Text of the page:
HomeNewsBriefVenezuela Border Clash Points to Colombia Spillover Violence
BRIEF

Venezuela Border Clash Points to Colombia Spillover Violence

16 MAY 2012 BY ELYSSA PACHICO EN

Gunmen, claiming they were seeking to oust the Colombian drug cartel of the Rastrojos, carried out an attack in a Venezuelan border state, another sign that the war between the Rastrojos and their rivals has spilled over the border.

The group of 15 gunmen entered a bar in the rural hamlet of Los Cocos, in the Venezuelan state of Tachira, and opened fire, leaving two people dead, reports El Nacional. They painted graffiti on the walls, identifying themselves as the United Self-Defense Forces of Colombia (AUC), a disbanded Colombian paramilitary organization. The graffiti messages demanded that criminal group the Rastrojos leave the area. Similar messages have reportedly been seen in other Venezuelan villages in Tachira, according to El Nacional’s report.

InSight Crime Analysis

Firefights between rival criminal groups, many of them claiming the name of Colombian paramilitary organizations like the AUC and the Aguilas Negras, have been reported in Tachira since last year. In January, a reported clash between the Rastrojos and their primary rival, the Urabeños, left four people dead in the border state.

The Rastrojos are currently thought to be the primary criminal group that controls the drug and contraband gasoline trade along the Venezuelan frontier, according to a report released this year by Colombian think-tank Corporacion Nuevo Arco Iris. But it’s clear from these sporadic outbreaks of violence that other criminal interests in the region are unwilling to accept the Rastrojos as the dominant force.

Gunmen who claim they are acting in the AUC’s name are seeking to associate themselves with a once powerful organization that commanded significant fear and respect. It is also possible that by claiming the AUC’s name, these gunmen in Tachira are attempting to point out the stark differences between the Rastrojos and the AUC, and hence strengthen their assertion that the Rastrojos have reason to fear them. The Rastrojos is the only major Colombian criminal organization to draw much of its recruits from a drug trafficking cartel, rather than recruiting primarily from the ranks of a former paramilitary bloc.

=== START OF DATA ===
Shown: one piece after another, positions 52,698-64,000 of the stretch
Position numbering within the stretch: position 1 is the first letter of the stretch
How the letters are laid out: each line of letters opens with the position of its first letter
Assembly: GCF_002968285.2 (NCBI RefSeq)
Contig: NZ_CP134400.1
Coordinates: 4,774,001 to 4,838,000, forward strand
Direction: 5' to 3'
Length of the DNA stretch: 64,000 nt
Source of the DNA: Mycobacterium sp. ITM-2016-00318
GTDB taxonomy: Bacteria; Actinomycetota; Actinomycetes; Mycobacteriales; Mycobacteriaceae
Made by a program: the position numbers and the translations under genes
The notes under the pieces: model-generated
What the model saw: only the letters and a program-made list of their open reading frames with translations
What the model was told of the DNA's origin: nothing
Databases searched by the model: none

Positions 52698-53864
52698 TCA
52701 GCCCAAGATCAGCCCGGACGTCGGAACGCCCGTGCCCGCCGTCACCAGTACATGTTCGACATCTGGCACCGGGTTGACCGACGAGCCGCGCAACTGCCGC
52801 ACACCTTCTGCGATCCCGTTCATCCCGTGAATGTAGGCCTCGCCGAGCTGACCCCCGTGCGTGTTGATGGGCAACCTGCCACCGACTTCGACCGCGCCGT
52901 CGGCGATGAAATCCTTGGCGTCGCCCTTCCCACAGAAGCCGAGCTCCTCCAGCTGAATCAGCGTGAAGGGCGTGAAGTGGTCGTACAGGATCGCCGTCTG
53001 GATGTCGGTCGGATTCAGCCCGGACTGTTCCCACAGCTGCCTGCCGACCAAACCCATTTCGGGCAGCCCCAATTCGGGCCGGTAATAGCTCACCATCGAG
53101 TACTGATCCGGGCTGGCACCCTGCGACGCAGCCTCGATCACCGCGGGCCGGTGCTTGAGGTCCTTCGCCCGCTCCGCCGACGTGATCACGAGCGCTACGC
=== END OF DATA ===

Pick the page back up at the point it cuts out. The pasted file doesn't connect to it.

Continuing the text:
Compartir icon icon icon

What are your thoughts? Click here to send InSight Crime your comments.

We encourage readers to copy and distribute our work for non-commercial purposes, with attribution to InSight Crime in the byline and links to the original at both the top and bottom of the article. Check the Creative Commons website for more details of how to share our work, and please send us an email if you use an article.

About InSight Crime

THE ORGANIZATION

We Have Updated Our Website

4 FEB 2021

Welcome to our new home page. We have revamped the site to create a better display and reader experience.

THE ORGANIZATION

InSight Crime Events – Border Crime: The Northern Triangle and Tri-Border Area

ARGENTINA / 25 JAN 2021

Through several rounds of extensive field investigations, our researchers have analyzed and mapped out the main illicit economies and criminal groups present in 39 border departments spread across the six countries of study – the Northern Triangle trio of Guatemala, Honduras, and El…

BRIEF

InSight Crime’s ‘Memo Fantasma’ Investigation Wins Simón Bolívar National Journalism Prize

COLOMBIA / 20 NOV 2020

The staff at InSight Crime was awarded the prestigious Simón Bolívar national journalism prize in Colombia for its two-year investigation into the drug trafficker known as “Memo Fantasma,” which was…

ANALYSIS

InSight Crime – From Uncovering Organized Crime to Finding What Works

COLOMBIA / 12 NOV 2020

This project began 10 years ago as an effort to address a problem: the lack of daily coverage, investigative stories and analysis of organized crime in the Americas. …

ANALYSIS

InSight Crime – Ten Years of Investigating Organized Crime in the Americas

FEATURED / 2 NOV 2020

In early 2009, Steven Dudley was in Medellín, Colombia. His assignment: speak to a jailed paramilitary leader in the Itagui prison, just south of the city. Following his interview inside…